Like people everywhere, Tea Party adherents have mostly got their own history wrong. What people generally seem to do is absorb bits and pieces of history, such as a name-Paul Revere, or the Titanic, and hang onto it along with the simplest outlines of the story. Paul Revere rode a horse in Massachusetts proclaiming the British are coming! The Titanic, of course, sank. It’s storybook stuff, appealing to first graders who are probably also learning to make feather hats out of colored construction paper for Thanksgiving.
These days, the Tea Party is not so much in the news as in the House, with a grip on American society they would not have if not for cheating (gerrymandering) and enormous financial support (the Koch brothers). It seems like ancient history when then-presidential candidate Sarah Palin, ever-folky Alaskan in expensive shoes, infamously said two years ago that Paul Revere “warned the British that they weren’t gonna be takin’ away our arms.” She went on to say that there were British soldiers in the area for years before Revere’s legendary ride, and that he was warning them, as well as his fellow colonists.
“Part of his ride was to warn the British that were already there that ‘hey, you’re not going to take American arms, you are not going to beat our own well-armed persons individual private militia that we have.’” (On April 18, 1775, a man named Dr. Joseph Warren told Paul Revere to ride to Lexington, Mass., to warn Samuel Adams and John Hancock that British troops were marching to arrest them.)
Aside from the Tea Party conservatives who loved her, the American public reeled at Palin’s comments – the Tea Party itself deriving its pseudo-historical name from the eighteenth century and all that the Revolutionary Era supposedly stood for. Yet what is distilled in popular memory but that Paul Revere “warned the British that they weren’t gonna be takin’ away our arms,” along with some gobbledegook about the Second Amendment (I think): “you are not going to beat our own well-armed persons individual private militia that we have.” Huh?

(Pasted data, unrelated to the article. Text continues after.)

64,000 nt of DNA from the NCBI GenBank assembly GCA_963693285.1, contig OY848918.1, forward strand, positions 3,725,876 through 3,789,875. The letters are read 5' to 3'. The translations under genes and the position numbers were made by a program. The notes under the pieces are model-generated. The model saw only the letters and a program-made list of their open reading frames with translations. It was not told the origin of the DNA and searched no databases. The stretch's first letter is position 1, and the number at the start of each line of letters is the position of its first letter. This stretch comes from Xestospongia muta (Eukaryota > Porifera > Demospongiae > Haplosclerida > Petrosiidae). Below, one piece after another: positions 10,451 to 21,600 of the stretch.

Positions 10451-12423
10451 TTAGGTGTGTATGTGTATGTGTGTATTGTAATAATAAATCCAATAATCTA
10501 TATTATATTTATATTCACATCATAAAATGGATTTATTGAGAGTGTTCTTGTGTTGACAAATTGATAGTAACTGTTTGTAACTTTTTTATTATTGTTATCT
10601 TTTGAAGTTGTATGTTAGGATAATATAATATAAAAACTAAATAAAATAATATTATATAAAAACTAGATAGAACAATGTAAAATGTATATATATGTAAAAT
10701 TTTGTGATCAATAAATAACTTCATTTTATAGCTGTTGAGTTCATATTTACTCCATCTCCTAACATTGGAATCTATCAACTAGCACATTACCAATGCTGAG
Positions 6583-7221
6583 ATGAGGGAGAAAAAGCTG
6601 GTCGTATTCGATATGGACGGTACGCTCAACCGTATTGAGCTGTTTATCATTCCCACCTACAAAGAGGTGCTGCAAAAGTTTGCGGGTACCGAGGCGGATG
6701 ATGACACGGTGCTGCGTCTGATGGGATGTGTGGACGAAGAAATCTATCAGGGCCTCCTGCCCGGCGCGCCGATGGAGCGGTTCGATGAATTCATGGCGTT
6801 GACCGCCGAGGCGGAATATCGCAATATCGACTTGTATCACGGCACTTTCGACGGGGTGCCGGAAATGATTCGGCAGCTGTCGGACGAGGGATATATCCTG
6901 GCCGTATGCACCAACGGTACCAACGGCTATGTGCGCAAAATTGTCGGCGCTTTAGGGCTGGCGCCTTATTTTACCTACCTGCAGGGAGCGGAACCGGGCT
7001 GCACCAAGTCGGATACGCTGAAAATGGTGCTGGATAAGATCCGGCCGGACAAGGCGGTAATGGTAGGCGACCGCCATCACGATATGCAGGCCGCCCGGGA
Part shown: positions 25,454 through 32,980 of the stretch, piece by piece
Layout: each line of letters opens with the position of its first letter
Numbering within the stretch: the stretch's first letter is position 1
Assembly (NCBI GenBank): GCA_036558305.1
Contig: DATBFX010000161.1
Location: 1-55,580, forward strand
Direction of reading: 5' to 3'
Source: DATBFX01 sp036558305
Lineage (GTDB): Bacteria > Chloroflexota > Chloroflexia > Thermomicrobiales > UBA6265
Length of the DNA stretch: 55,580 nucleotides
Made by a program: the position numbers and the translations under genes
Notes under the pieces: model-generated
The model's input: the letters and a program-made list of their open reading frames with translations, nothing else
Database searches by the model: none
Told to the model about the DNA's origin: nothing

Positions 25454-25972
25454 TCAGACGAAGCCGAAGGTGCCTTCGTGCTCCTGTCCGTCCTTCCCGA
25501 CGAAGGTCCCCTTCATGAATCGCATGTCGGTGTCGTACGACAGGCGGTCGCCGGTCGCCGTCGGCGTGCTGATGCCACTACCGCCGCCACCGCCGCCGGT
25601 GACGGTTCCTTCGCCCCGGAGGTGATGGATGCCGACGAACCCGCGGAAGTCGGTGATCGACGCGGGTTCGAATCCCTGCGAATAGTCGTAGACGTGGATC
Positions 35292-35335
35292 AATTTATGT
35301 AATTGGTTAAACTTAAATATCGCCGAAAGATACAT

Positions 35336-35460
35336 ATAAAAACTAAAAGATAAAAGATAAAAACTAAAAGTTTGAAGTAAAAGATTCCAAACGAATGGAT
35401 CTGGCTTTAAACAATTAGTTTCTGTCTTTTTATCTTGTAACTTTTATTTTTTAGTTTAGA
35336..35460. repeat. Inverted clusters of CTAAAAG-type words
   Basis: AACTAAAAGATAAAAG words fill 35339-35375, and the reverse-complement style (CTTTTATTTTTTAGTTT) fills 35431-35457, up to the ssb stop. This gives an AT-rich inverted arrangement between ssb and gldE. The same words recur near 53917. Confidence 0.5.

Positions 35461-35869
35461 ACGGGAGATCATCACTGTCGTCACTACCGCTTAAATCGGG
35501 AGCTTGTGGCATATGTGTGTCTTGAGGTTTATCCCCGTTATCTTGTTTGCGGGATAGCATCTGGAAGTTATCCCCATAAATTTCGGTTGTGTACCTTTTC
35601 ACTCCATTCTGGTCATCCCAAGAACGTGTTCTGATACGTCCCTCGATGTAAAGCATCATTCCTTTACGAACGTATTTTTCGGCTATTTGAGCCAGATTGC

To be fair, the Second Amendment is rather inscrutable, its language belonging to the late eighteenth century in the same way, say, that William Shakespeare belongs to the sixteenth. (The most recent interpretation of this amendment (Heller v. DC), which emphasized the individual right to bear arms, is, really just that: the most recent interpretation. Supreme Court judges are human, and law, like history, is ultimately subjective because it cannot be separated either from a person’s values, or the era in which it is written.)
And yet, it’s important to at least try to get history right, especially if you’re going to use it to justify your actions and values today. Second Amendment ideologues – and especially the silent gun makers behind them, so many of whom are Austrian and Italian – would turn modern America into that other great American mythic place, the Old West. Yet if this were the 1870s, “and the NRA was convening in Dodge City [instead of Houston, Texas, where it is meeting this weekend], members would be required to check their guns at the city limits.”
In Houston this weekend, gun-toting Americans in thrall to an idealized past they know nothing about, will be allowed to carry their weapons into town.